Robinson Jeffers poem predicted global warming in early 1960s

I stumbled across this poem in the waning pages of “The Collected Poetry of Robinson Jeffers,” edited by Tim Hunt. Jeffers wrote it in the very early 1960s, while the earth was in the middle of a 20-year cooling trend, and about 15 years before Wallace Broecker launched the term “global warming.” Jeffers was 73 when he wrote the poem. It was one of the last he would write:
The polar ice-caps are melting, the mountain glaciers
Drip into rivers; all feed the ocean ;
Tides ebb and flow, but every year a little bit higher.
They will drown New York, they will drown London.
And this place, where I have planted tree and built a stone house,
Will be under sea. The poor trees will perish,
And little fish will flicker in and out the windows. I built it well,
Thick walls and Portland cement and gray granite,
The tower at least will hold against the sea’s buffeting ; it will become
Geological, fossil and permanent.
What a pleasure it is to mix one’s mind with geological
Time, or with astronomical relax it.
There is nothing like astronomy to pull the stuff out of man.
His stupid dreams and red-rooster importance : let him count the star-swirls.
Throughout the 20th Century, scientists occasionally predicted the ice caps would melt, but there was no consensus, and they were as likely to predict a coming ice age. Jeffers may have read news coverage of a Dec. 31, 1959 speech by Chauncey D. Leake, incoming president of the American Association for the Advancement of Science, who urged tree planting to offset carbon dioxide. But science, at the time, lacked Jeffers’ certainty and his vision.
The melting he predicts has become visibly evident, and though London and New York would seem to have a few years left, Washington D.C., Southern Florida, and the Louisiana Coast are under threat of inundation should the Antarctic ice sheet proceed along its present course toward collapse.
Jeffers is not as well known a poet as he should be, probably because he located himself and his concern on a far western promontory. The Eastern establishment tended to ignore him, and many of the poetry scholars I’ve met in Chicago had not heard of him.
I discovered Jeffers when I lived on California’s Central Coast. He became one of my guides there, not only to the landscape from Monterey to Morro Bay, or to the clash of mountain and sea, which he describes more vividly than anyone else I’ve read, but also to a mindful perspective on nature.
In “Vulture” he lies on a bare hillside and notices a vulture eyeing him as a potential meal. Jeffers contemplates his death, as many humans would, but without fear, horror, or resentment of the bird. Instead he imagines his flesh becoming a part of the vulture: “What a sublime end of one’s body. What an enskyment; what a life after death.”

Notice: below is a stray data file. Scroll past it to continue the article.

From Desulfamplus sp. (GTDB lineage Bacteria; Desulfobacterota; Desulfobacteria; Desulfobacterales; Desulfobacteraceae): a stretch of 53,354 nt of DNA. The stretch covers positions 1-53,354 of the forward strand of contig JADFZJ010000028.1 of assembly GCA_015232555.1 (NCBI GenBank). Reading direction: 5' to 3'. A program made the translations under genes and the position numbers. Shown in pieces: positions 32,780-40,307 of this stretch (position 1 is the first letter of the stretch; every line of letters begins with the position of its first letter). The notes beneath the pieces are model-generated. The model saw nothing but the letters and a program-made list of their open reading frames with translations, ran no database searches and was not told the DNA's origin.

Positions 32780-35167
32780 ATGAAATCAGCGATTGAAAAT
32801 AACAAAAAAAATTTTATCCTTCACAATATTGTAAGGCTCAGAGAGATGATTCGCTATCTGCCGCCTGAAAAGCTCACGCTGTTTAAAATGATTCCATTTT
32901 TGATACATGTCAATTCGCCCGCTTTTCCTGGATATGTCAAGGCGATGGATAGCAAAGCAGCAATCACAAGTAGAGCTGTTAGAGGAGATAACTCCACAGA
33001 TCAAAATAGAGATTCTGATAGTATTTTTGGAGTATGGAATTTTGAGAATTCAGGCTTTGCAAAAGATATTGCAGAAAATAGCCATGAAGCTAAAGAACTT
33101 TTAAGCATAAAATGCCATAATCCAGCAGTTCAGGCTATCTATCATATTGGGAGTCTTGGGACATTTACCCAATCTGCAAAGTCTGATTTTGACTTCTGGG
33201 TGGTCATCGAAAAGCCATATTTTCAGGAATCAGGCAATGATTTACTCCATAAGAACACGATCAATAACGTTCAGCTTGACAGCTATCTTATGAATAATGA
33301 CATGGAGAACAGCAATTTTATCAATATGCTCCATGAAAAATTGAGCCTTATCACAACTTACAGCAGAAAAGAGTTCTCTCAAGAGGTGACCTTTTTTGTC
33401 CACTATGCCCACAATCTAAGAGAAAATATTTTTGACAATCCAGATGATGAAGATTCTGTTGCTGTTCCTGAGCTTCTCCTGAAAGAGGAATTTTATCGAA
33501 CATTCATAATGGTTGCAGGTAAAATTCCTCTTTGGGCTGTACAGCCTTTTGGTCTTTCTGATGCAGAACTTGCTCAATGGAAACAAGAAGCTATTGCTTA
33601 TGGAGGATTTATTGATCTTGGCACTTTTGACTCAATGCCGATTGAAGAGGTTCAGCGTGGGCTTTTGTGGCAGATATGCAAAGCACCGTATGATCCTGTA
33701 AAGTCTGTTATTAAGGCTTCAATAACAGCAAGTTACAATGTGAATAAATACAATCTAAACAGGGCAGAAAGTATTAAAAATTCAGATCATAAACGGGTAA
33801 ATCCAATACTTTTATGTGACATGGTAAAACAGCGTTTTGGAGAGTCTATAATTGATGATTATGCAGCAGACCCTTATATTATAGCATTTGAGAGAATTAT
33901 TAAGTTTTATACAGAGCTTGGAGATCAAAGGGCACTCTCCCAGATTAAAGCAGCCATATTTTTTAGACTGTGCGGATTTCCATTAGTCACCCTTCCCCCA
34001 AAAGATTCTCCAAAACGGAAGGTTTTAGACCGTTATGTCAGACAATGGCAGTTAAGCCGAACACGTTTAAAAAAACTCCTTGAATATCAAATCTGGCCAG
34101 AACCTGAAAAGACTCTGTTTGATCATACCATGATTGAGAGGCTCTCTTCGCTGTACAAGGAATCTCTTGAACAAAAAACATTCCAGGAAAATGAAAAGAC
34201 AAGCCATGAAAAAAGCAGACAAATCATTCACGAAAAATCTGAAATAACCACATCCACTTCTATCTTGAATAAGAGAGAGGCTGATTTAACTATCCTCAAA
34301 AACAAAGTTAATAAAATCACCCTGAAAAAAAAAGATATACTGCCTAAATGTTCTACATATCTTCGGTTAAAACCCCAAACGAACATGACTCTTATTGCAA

Environmental journalism has its bright spots–we have largely stopped releasing the gases that created the ozone hole, for example–but the news is almost relentlessly bad at this stage in human proliferation, and sometimes the only way to clear the pessimism is to imagine the earth thriving beyond us. What a pleasure it is to mix one’s mind with geological time, or with astronomical relax it.
Jeffers built his house on Carmel Point in 1919, the tower in 1920, with rocks he collected and set by hand. He arrived there when the land was mostly pristine, but by the time he wrote this poem the Point was crowded with homes, which can be seen there today hemming his Tor House like pebbles clustered around an emerald. He laments the sprawl a decade earlier in a better known poem, “Carmel Point,” which makes the same final appeal to geologic time and offers some helpful instruction to the troubled human:
The extraordinary patience of things!
This beautiful place defaced with a crop of suburban houses–
How beautiful when we first beheld it,
Unbroken field of poppy and lupin walled with clean cliffs;
No intrusion but two or three horses pasturing,
Or a few milch cowes rubbing their flanks on the outcrop rock-heads–
Now the spoiler has come: does it care?
Not faintly. It has all time. It knows the people are a tide
That swells and in time will ebb, and all
Their works dissolve. Meanwhile the image of the pristine beauty
Lives in the very grain of the granite,
Safe as the endless ocean that climbs our cliff. –As for us:
We must uncenter our minds from ourselves;
We must unhumanize our views a little, and become confident
As the rock and ocean that we were made from.
Robinson Jeffers is the poet of this warming age.

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